Tag Archives: Cherry Jones

TIFF19: Motherless Brooklyn

Motherless Brooklyn looks a lot cooler than it is. Gosh it pains me to say that. I really wanted Edward Norton’s Motherless Brooklyn to be great, and it isn’t bad, but it doesn’t do a lot to distinguish itself.

Norton plays Lionel Essrog, a private detective who works for friend and boss Frank Minna (Bruce Willis), who’s into something deeper than he should be. Lionel doesn’t know what, but when Frank winds up dead on his watch, you can be sure he’s going to find the fuck out.

Lionel, with his tics and Tourette’s, is not your typical P.I. – it’s hard for him to really stay under the radar when he’s yelling out rude things. But he does good work, and he’s very motivated to do right by his friend. Following the clues leads him to Laura Rose (Gugu Mbatha-Raw) and to exactly where these things always lead: dirty politicians. Is there any other kind?

Anyway, the movie is a send-up to ye olde film noir of yesteryear, when men wore trenchcoats with deep pockets stuffed with revolvers and fedoras worn specifically so they could be doffed each time a dame walked into the office, though you could barely see her through the yellowed fog of cigarette smoke. The detective was haunted by his past, of course, possibly by a dame he didn’t save in time, but he was stoic, never talked about it much. Just fingered his gun and smoked some more. Motherless Brooklyn puts a slight spin on things by introducing a detective who can’t shut up. And gives him a dame who is, and I’ll whisper this part: not white.

The film is so meticulously put together that sometimes it feels more like a history lesson than gumshoe caper; the diorama of NYC is gritty and seedy, so lovingly rendered that it doubtless earns its A+ but also serves as a distraction in an already bloated movie. And the maddening thing about Motherless Brooklyn is the performances are roundly very good, engaging and solid. But when you throw in the period setting and the metaphors and the big moods and Norton’s search for political relevance, something is bound to get lost. And clocking in at 2.5 hours, that’s a long time to devote your attention to each of the film’s moving parts, especially when things don’t quite add up to what they’ve promised. I also, if I may, think this was a missed opportunity to shoot in black and white. I mean, go all in if you’re gonna go all in. The actual result is a bit of a mixed bag. I think the good outweighs the bad, but at 144 minutes, I think there was opportunity to excise some of the bad completely, but no one has the courage to really wield the knife.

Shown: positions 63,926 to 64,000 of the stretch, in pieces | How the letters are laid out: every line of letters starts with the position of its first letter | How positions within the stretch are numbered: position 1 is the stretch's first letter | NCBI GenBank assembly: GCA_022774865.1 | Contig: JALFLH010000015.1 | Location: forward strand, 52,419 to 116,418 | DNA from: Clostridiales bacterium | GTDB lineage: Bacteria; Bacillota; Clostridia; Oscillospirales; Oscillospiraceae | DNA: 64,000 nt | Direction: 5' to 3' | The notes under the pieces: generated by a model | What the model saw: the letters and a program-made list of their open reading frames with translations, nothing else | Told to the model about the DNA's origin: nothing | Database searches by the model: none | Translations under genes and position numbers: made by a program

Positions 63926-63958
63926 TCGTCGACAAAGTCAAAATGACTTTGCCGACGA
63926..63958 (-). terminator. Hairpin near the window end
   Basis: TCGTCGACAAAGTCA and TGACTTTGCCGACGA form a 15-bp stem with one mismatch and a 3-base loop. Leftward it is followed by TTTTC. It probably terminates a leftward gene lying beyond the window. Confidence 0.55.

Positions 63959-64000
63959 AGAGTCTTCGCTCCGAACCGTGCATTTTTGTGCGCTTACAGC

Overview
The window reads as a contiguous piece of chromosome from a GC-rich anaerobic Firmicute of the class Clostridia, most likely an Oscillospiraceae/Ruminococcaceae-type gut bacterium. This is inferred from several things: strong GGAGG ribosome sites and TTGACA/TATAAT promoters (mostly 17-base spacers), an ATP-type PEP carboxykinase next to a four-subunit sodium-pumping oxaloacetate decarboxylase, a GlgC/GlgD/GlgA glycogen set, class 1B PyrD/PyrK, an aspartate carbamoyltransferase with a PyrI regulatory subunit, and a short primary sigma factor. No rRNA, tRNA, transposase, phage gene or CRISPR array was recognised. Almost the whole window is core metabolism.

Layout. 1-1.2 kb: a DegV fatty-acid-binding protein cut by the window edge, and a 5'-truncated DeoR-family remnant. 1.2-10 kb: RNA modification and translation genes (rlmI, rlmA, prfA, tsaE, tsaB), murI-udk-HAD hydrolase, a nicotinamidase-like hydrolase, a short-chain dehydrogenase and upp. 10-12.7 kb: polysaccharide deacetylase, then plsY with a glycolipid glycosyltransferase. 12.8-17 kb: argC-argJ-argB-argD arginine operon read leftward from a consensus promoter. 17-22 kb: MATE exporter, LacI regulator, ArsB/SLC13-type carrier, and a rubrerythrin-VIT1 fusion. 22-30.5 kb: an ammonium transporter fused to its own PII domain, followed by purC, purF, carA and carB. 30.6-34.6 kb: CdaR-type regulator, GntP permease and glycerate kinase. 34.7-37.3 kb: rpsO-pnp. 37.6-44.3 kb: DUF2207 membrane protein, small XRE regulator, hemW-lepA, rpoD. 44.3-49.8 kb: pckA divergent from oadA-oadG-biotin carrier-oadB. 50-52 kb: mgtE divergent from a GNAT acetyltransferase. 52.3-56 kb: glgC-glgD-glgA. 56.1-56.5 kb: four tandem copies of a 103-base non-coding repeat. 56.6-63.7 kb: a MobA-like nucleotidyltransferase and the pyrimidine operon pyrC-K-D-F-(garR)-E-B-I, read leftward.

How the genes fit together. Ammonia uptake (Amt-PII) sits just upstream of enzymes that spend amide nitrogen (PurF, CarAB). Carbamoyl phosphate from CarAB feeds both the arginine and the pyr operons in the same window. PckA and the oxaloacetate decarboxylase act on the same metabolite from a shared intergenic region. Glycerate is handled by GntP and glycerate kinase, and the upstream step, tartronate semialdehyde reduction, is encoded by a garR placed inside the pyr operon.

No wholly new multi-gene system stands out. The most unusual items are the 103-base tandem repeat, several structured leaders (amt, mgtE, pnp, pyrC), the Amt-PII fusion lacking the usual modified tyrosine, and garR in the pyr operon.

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The Party

Janet (Kristin Scott Thomas) is hosting a dinner party to celebrate her recent promotion (her husband Bill – Timothy Spall – is quite useless). The guests include a couple, Martha and Jinny (Cherry Jones and Emily Mortimer), who’ve just found out they’re expecting triplets, another couple, April and Gottfried (Patricia Clarkson and Bruno Ganz) having one ‘last supper’ before they break up forever, and half of a couple, Tom (Cillian Murphy) who brought his own cocaine and gun. Are we having fun yet?

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I love Patricia Clarkson, luminous Patricia Clarkson, and this is the script that she deserves – compact but with lots of punch. Serving as best friend to Kristin Scott Thomas, the two make a fine pair for this satire and I probably would have really loved this film had it just been their two glorious faces in black and white, conversing back and forth in their clipped and candid way.

The film is well-directed by Sally Potter. Basically told in real time, the editing is quick and fluid as we bounce between the various characters and their various bombshells. The Party feels and is a very small film but it’s hard to tear your gaze away from the very talented actors. It’s not very penetrating and at times it embraces its farcical nature; I’m not sure this is the kind of film to stick with you for any length of time. But for the performances alone, and Clarkson’s in particular, I’d say there are worse ways to waste 71 minutes.